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Int J Hyg Environ Health. 2016 Nov;219(8):832-842. doi: 10.1016/j.ijheh.2016.07.014. Epub 2016 Jul 22.

Maternal methylmercury exposure through rice ingestion and offspring neurodevelopment: A prospective cohort study.

Author information

1
Department of Environmental Health Sciences, University of South Carolina, Columbia, SC, USA. Electronic address: rothenbs@mailbox.sc.edu.
2
MOE-Shanghai Key Lab of Children's Environmental Health, XinHua Hospital Affiliated to Shanghai Jiao Tong University School of Medicine, Shanghai, China. Electronic address: xdyu1108@163.com.
3
Department of Epidemiology and Biostatistics, University of South Carolina, Columbia, SC, USA.
4
Department of Psychology, University of Alabama at Birmingham, Birmingham, AL, USA.
5
Department of Environmental Health Sciences, University of South Carolina, Columbia, SC, USA.
6
Department of Psychology, University of South Carolina, Columbia, SC, USA.
7
Maternal and Child Health Hospital, Daxin, China.
8
Department of Public Health, Xi'an Jiaotong University College of Medicine, Xi'an, China.
9
Channing Division of Network Medicine, Brigham and Women's Hospital, Harvard Medical School, Boston, MA, USA; Department of Environmental Health, Harvard T.H. Chan School of Public Health, Boston, MA, USA.

Abstract

BACKGROUND:

Dietary methylmercury intake can occur not only through fish ingestion but also through rice ingestion; however, rice does not contain the same beneficial micronutrients as fish.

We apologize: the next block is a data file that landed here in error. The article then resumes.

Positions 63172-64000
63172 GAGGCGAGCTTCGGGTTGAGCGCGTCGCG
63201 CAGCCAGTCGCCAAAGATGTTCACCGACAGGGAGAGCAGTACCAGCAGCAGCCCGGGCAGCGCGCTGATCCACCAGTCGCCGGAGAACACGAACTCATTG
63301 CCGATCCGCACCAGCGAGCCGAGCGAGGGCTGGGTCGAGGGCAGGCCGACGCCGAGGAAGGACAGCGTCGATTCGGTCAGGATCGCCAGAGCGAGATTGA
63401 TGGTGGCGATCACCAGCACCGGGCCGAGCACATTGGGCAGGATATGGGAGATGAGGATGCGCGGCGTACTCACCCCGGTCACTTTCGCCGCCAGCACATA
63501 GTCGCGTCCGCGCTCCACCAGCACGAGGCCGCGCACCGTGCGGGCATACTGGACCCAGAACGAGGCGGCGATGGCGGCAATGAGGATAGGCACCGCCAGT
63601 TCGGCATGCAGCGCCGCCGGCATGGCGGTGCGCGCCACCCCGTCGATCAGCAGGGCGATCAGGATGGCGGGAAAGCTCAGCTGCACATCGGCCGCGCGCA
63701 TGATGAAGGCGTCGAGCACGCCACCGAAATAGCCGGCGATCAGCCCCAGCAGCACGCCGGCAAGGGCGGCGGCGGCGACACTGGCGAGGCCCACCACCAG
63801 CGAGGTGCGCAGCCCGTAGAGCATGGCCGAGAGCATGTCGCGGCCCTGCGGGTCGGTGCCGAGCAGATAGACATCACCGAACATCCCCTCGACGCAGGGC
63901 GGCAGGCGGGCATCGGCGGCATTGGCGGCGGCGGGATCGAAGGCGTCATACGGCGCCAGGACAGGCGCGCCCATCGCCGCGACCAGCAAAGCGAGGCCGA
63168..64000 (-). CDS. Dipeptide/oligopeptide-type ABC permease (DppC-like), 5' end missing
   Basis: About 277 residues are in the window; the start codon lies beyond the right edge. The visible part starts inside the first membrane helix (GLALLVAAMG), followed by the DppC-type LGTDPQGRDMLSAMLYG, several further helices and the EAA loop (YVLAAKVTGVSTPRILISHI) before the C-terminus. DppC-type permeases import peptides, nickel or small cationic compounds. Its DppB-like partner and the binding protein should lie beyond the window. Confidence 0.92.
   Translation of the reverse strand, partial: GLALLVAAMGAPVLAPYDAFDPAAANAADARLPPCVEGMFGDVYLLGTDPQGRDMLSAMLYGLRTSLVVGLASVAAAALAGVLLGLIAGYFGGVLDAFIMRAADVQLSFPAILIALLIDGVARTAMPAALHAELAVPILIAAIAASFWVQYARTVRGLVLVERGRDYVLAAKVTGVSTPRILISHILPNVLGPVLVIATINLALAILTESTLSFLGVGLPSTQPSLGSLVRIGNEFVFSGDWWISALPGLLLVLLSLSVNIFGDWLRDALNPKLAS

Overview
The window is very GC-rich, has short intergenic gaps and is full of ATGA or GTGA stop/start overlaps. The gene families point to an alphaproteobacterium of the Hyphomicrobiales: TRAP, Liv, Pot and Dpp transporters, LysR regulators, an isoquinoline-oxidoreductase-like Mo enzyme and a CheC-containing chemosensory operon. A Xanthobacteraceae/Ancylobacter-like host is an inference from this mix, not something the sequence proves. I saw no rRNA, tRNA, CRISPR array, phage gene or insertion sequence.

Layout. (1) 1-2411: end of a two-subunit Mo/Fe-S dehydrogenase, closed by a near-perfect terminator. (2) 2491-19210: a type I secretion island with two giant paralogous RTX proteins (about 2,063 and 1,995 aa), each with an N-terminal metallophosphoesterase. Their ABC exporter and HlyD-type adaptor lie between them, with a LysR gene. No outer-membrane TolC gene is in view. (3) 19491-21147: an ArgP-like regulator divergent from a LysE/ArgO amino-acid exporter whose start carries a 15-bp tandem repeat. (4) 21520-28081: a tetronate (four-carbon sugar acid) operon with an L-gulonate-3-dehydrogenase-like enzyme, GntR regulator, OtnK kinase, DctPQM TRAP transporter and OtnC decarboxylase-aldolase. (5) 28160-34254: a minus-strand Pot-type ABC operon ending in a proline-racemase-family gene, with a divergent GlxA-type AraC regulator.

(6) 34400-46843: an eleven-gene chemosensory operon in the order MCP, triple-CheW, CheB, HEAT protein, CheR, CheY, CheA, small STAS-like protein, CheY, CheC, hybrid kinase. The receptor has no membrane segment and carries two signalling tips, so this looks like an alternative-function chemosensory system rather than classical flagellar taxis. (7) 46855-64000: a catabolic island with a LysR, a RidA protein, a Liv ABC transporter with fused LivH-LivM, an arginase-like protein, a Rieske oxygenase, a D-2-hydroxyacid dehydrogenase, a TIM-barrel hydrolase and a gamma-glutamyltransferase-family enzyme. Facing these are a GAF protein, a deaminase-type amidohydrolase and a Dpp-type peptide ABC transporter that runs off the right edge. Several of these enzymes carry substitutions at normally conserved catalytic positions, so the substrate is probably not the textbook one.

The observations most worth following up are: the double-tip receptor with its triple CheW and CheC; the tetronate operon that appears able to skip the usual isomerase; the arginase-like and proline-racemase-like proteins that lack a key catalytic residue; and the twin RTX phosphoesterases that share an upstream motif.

OBJECTIVES:

In rural China, where rice is a staple food, associations between prenatal methylmercury exposure (assessed using maternal hair mercury) and impacts on offspring neurodevelopment were investigated.

METHODS:

A total of 398 mothers were recruited at parturition at which time a sample of scalp hair was collected. Offspring (n=270, 68%) were assessed at 12 months using the Bayley Scales of Infant Development-II, yielding age-adjusted scores for the Mental Developmental Index (MDI) and Psychomotor Developmental Index (PDI).

RESULTS:

Among 270 mothers, 85% ingested rice daily, 41% never or rarely ingested fish/shellfish and 11% ingested fish/shellfish at least twice/weekly. Maternal hair mercury averaged 0.41μg/g (median: 0.39μg/g, range: 0.079-1.7μg/g). In unadjusted models, offspring neurodevelopment (both MDI and PDI) was inversely correlated with hair mercury. Associations were strengthened after adjustment for fish/shellfish ingestion, rice ingestion, total energy intake (kcal), and maternal/offspring characteristics for both the MDI [Beta: -4.9, 95% Confidence Interval (CI): -9.7, -0.12] and the PDI (Beta: -2.7, 95% CI: -8.3, 2.9), although confidence intervals remained wide for the latter.

CONCLUSIONS:

For 12-month old offspring living in rural China, prenatal methylmercury exposure was associated with statistically significant decrements in offspring cognition, but not psychomotor development. Results expose potential new vulnerabilities for communities depending on rice as a staple food.

KEYWORDS:

Bayley scales; Mercury; Neurodevelopment; Prenatal

PMID:
27503636
PMCID:
PMC5086436
DOI:
10.1016/j.ijheh.2016.07.014
[Indexed for MEDLINE]
Free PMC Article

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